Should you invest in India?
This means it would have more workers than the United States, the euro area and Indonesia combined, according to Christine Lagarde, managing director of the International Monetary Fund, who insists the potential benefits are enormous.
"The conditions are ripe for India to reap the demographic dividend and become a key engine for global growth," she said at a recent conference. "It is on the verge of a new chapter, filled with immense promise."
But investing in India is also a high-risk and volatile prospect where investors can make significant gains or suffer major losses over quite short time periods, points out Patrick Connolly, a certified financial planner at Chase de Vere.
Although India has made significant progress in terms of economic reforms, he argues there is still much to do and major issues to be addressed, including transport and energy improvements, not to mention the ongoing political risks.
"There is a real danger that some investors will be drawn to India based on the strong past performance figures, without having a real understanding of the underlying risks involved," he says. "Only investors willing to take high risks should be drawn to India."
It’s certainly a conundrum for investors. On the positive side, you have favourable demographics, plenty of world-class companies and entrepreneurs, a stockmarket that has risen considerably of late, and a growing middle class with rising incomes.
On the flip side, however, political issues and corruption have hampered progress in the country and there’s no doubt that its infrastructure is in need of upgrading, points out Mark Dampier, head of research at Hargreaves Lansdown.
"Progress has been slow but this highlights the higher-risk nature of investing in emerging markets,"
he says. "We continue to believe India has significant long-term growth potential but a long-term horizon is essential."
The most successful fund managers in the region, such as Hugh Young of Aberdeen India Opportunities, preach diversification and a focus on scrutinising individual companies in order to weed out all but those with the most potential.
"We manage a concentrated portfolio of around 30 stocks, all of which we know intimately, with diversification achieved through investment across multiple sectors," he explains. "Stock selection is what sets us apart and has been the key driver of our performance."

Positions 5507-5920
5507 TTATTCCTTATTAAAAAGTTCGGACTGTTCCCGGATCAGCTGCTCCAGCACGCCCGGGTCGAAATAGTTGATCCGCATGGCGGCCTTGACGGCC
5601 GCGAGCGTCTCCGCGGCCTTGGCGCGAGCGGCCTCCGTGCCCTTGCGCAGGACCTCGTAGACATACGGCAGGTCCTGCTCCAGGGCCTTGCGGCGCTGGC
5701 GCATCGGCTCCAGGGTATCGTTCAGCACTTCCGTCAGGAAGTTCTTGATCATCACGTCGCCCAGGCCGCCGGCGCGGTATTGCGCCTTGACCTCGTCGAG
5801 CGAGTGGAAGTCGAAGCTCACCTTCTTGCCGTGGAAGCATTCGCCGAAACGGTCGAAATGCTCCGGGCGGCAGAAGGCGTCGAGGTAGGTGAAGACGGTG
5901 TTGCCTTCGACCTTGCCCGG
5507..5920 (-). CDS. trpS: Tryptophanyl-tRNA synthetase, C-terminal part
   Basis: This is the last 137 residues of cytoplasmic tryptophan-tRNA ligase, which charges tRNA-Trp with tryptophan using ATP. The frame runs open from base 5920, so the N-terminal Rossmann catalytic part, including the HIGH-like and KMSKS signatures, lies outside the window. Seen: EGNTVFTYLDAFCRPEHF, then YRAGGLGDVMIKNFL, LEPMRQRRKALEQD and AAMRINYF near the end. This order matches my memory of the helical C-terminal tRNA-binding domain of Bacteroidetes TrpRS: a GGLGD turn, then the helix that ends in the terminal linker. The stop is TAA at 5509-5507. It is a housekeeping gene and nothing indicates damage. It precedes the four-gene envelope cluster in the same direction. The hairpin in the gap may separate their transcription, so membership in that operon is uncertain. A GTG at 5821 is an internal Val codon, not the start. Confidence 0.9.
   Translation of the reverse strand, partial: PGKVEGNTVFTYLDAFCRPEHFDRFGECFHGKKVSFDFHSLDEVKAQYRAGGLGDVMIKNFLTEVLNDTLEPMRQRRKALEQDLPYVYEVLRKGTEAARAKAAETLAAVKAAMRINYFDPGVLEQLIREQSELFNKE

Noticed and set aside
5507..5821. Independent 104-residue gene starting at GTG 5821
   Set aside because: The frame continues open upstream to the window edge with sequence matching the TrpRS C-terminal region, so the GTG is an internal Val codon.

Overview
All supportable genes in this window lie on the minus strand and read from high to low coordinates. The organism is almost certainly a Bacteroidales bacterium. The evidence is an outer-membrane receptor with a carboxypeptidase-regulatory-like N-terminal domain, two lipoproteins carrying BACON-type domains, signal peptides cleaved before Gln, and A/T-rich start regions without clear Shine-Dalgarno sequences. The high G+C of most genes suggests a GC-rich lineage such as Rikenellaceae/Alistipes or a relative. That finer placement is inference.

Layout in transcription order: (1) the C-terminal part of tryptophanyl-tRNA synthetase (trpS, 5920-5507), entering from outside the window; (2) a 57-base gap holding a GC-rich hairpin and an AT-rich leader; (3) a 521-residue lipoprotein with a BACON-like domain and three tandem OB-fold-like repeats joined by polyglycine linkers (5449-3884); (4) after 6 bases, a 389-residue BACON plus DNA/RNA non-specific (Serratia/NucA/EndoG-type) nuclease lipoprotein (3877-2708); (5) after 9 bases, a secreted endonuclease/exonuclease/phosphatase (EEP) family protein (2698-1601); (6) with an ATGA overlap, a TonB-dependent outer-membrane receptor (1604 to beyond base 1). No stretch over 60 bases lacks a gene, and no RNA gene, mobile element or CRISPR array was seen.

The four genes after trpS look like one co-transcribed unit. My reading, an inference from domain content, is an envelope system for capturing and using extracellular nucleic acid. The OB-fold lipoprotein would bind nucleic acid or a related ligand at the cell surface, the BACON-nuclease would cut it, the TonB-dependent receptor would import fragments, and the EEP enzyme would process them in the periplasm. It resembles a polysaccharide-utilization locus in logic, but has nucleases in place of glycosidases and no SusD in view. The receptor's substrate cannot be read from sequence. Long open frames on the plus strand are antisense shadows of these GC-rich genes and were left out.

Looking ahead, Gary Potter, co-head of the multi-manager team at F&C Investments, believes the pro- growth and pro-reform government of Prime Minister Narendra Modi will ensure that long-term economic growth potential of India is likely to be realised.
Highlighting the significant achievements that Modi had to his name while chief minister of the state of Gujarat, Potter argues there are plenty of reasons for optimism for the country over the next few years.
"A reformist government and an accommodative central bank is a powerful combination," he says. "India has the most potential of all the global emerging markets to be one of the best destinations for long- term capital."
Shekhar Sambhshivan, manager of the Invesco India Equity fund, is also very positive about the changes that have already taken place in India and hopes these reforms will have a positive impact on the economic outlook.
"India is opening up and there are evolving business models, an expanding business landscape and a changing policy framework," he says. "The key is understanding these (areas), knowing the management teams well, and how they behave in the cycles."
Ben Willis, head of research at Whitechurch Securities, is in favour of India as an equity market but points out that investors need to acknowledge the fact that some consumer-facing companies have already re-rated. "I do not expect the stellar returns of last year and would urge a note of caution, as some areas of the market are looking fully valued," he says.
It’s a point echoed by Connolly. While agreeing that India is a good long-term bet, he insists that only those with relatively high appetites for risk should consider investing in a fund that is focused on the country.
"India undoubtedly has the potential for further economic and stockmarket growth but there are very high risks involved and so for most people the best approach will be to get exposure through broad-based emerging market funds," he says.
Generic, loosely-defined term for markets in a newly industrialised or Third World country that is in the process of moving from a closed economy to an open market economy while building accountability within the system. The World Bank recognises 28 countries as emerging markets, including Argentina, Brazil, China, Czech Republic, Egypt, India, Israel, Morocco, Russia and Venezuela. Because these countries carry additional political, economic and currency risks, investors in emerging markets should accept volatile returns. There is potential to make large profit at the risk of large losses.
If you own shares in a company, you’re entitled to a slice of the profits and these are paid as dividends on top of any capital growth in the shares’ value. The amount of the dividend is down to the board of directors (who can decide not to pay a dividend and reinvest any profits in the company) and they will be paid twice yearly (announced at the AGM and six months later as an interim). Dividends are always declared as a sum of money rather than a percentage of the share’s price. Although dividends automatically receive a 10% tax credit from HM Revenue & Customs (HMRC), which takes the company having already paid corporation tax on its profits into account. Dividends are classed as income and, as such, are liable for personal taxation and so shareholders have to declare them to HMRC.